In The Odyssey, we follow Odysseus on a very long voyage home from war. When I read this as a kid most of my sympathies lay with Penelope, abandoned at a loom for 20 years while Odysseus was off ho-ing across the Mediterranean. Madeline Miller does touch on Penelope’s arc, but she’s even more interested in a different woman treated poorly by family and society: Circe, a witch-in-exile whose already difficult life is complicated further by a fling with Penelope’s errant husband—which soon deepens into more than a fling. This is one of those interesting examples where the original is full of magic and gods and cyclops encounters, but the story is so ancient that we learn about this book as a CLASSIC, rather than as either a representation of a vibrant culture or as a fantastical story. We also learn—or at least I did—that good women are meant to live chastely at home with their looms, while more assertive women are witches and monsters that deserve to be used and abandoned by the hero of the story. Miller wrestles that concept to the ground by making Circe the hero, and telling her story in a way that celebrates survival, motherhood, and monstrousness in equal measure.

 

Oreo by Fran Ross

Oreo is one of the great near-lost classics of the 70s, a debut novel from journalist and comedy writer Fran Ross, who tragically died before she could finish a second novel. Luckily for us, the poet Harryette Mullen rediscovered the book in 2000, and New Directions published a new edition, with a foreward by author Danzy Senna, in 2015. (And while we’re at it, have Pym author Mat Johnson’s take!)

On the surface, Oreo is a hilarious slapstick adventure. The title character has lived with her grandparents in Philadelphia while her Black mom tours with a traveling theater troupe, until she decides that she needs to leave home and reconnect with the white, Jewish father who left the family when she was an infant. Beneath that coming-of-age story, Ross retells the myth of Theseus via a slapstick adventure through Philly, New York, labyrinthine subways, and mystical Central Park forests. It is, page for page, the funniest book I’ve ever read—but it also has a genuine heart beating under all the absurdity.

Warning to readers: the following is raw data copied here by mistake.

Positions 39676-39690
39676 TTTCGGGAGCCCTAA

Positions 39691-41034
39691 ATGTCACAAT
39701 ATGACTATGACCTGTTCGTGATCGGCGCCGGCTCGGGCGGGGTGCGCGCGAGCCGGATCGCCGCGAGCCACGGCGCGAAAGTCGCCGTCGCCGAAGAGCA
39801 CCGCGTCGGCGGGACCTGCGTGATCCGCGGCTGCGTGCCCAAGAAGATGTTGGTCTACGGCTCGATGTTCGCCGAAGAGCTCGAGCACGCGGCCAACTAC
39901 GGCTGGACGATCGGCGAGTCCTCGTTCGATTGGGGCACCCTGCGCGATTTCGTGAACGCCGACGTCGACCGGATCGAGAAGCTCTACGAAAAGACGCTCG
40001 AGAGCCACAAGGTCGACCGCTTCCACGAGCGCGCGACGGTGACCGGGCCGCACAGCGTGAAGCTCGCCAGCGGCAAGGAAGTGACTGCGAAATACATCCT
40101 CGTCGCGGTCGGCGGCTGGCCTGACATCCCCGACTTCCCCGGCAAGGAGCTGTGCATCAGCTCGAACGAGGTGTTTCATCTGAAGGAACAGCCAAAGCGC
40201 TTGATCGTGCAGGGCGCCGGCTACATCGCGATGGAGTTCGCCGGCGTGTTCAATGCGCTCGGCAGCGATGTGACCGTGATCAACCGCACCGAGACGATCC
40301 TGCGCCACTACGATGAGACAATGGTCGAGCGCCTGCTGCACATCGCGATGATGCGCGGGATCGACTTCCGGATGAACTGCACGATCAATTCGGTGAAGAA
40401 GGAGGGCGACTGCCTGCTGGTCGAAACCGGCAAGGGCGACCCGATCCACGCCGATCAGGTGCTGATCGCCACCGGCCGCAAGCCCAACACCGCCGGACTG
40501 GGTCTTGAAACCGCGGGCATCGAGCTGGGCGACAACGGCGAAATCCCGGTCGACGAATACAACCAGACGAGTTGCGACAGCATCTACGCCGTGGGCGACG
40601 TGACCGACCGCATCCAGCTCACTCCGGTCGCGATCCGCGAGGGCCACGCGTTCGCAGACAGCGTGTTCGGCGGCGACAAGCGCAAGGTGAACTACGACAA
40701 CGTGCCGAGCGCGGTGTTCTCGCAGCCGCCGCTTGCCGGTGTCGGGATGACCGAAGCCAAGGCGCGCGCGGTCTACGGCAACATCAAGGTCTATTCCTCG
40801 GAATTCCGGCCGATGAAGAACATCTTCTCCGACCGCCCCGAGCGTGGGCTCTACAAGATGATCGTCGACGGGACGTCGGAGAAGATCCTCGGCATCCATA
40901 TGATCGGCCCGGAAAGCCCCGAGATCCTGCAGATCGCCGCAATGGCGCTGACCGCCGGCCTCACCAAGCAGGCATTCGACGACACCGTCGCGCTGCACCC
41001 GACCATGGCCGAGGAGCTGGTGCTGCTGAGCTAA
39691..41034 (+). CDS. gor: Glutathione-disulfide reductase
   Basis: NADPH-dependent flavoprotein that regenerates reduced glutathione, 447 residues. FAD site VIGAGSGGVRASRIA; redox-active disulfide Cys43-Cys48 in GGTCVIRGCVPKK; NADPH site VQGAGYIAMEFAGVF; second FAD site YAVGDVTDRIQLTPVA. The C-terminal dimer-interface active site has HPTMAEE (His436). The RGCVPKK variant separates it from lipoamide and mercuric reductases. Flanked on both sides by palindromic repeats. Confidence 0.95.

Frankenstein in Baghdad by Ahmed Saadawi, Translated by Jonathan Wright

Again, this is a case of a book that is both a classic of SFF and a firmly-ensconced capital-C Classic. Ahmed Saadawi updates Mary Shelley’s tale of goth fuckboi Victor Frankenstein, and turns it into an eviscerating story of war and aftermath.

In U.S.-occupied Iraq, reeling from decades of battle and occupation, Hadi al-Attag takes on the profound work of gathering body parts to give them a proper burial. He stitches them into a human shape, never imagining that the corpse might reanimate—but once “Whatsitsname” comes back to life, he becomes vengeance incarnate. Rather than Shelley’s more personal, feminist take on obsession, abandonment, and motherhood, Saadawi’s book meditates on the idea of justice and mercy in a country destroyed by war.

 

The Ballad of Black Tom by Victor LaValle

The Ballad of Black Tom is a reply to an H.P. Lovecraft story that, through much exertion and many, many adjectives, somehow surpasses all the rest of his oeuvre to be crowned most racist. Congratulations “The Horror at Red Hook”! The always-fabulous LaValle takes the story and re-centers it on Tommy Tester, a young Black man who uses his limited blues talents to hustle white people who don’t recognize that he’s kind of a hack…until he ends up attracting the attention of a creepy eccentric millionaire named Robert Suydam.

When the cops attack his home in Harlem, Tommy retreats to Red Hook, taking an ambiguous gig with Suydam; eldritch shit ensues. But at the heart of the story is Tommy’s struggle first to create a life for himself in a racist society, and, when that proves impossible, his new mission to beat the white elites at their own squamous game.

 

Angel of the Crows by Katherine Addison

This is a fun one. While Arthur Conan Doyle’s Sherlock Holmes stories are mysteries, not “literary fiction”, it’s fair to say they’re part of the canon. (I read them as assignments in middle school and high school, and later taught them at an academic summer camp—which, if you ever have the opportunity to do that, 10/10 would mold young minds with mystery stories again.) So really what Katherine Addison does here, just as in The Goblin Emperor and the upcoming The Witness for the Dead, is add new layers of genre onto an already genre story until she creates a mighty fiction turducken.

She does this in several fascinating ways. The Angel of the Crows grew out of the “wingfic” subgenre: Sherlock is a literal angel, in an alternate gaslamp London where Angels patrol the streets. And something’s a little off with Watson—but I’m not going to spoil that. Finally the mysteries the two investigate tend to veer into dark fantasy and horror, rather than the realistic intrigues that Doyle gave us.

Also? The whole thing is queer as heck.

***

 

It’s unbelievably exciting to see so many books that highlight important voices—books that, hopefully, will help future generations of English and Lit students feel that their unique and varied perspectives are important to the cultural conversation. Now that I’ve shared a few of my favorite new spins on the classics, I’d love to hear about yours! Add your recommendations in the comments, and tell us: which canonical works hold up for you, and which ones do you want to see from a new angle?

Originally published June 2021.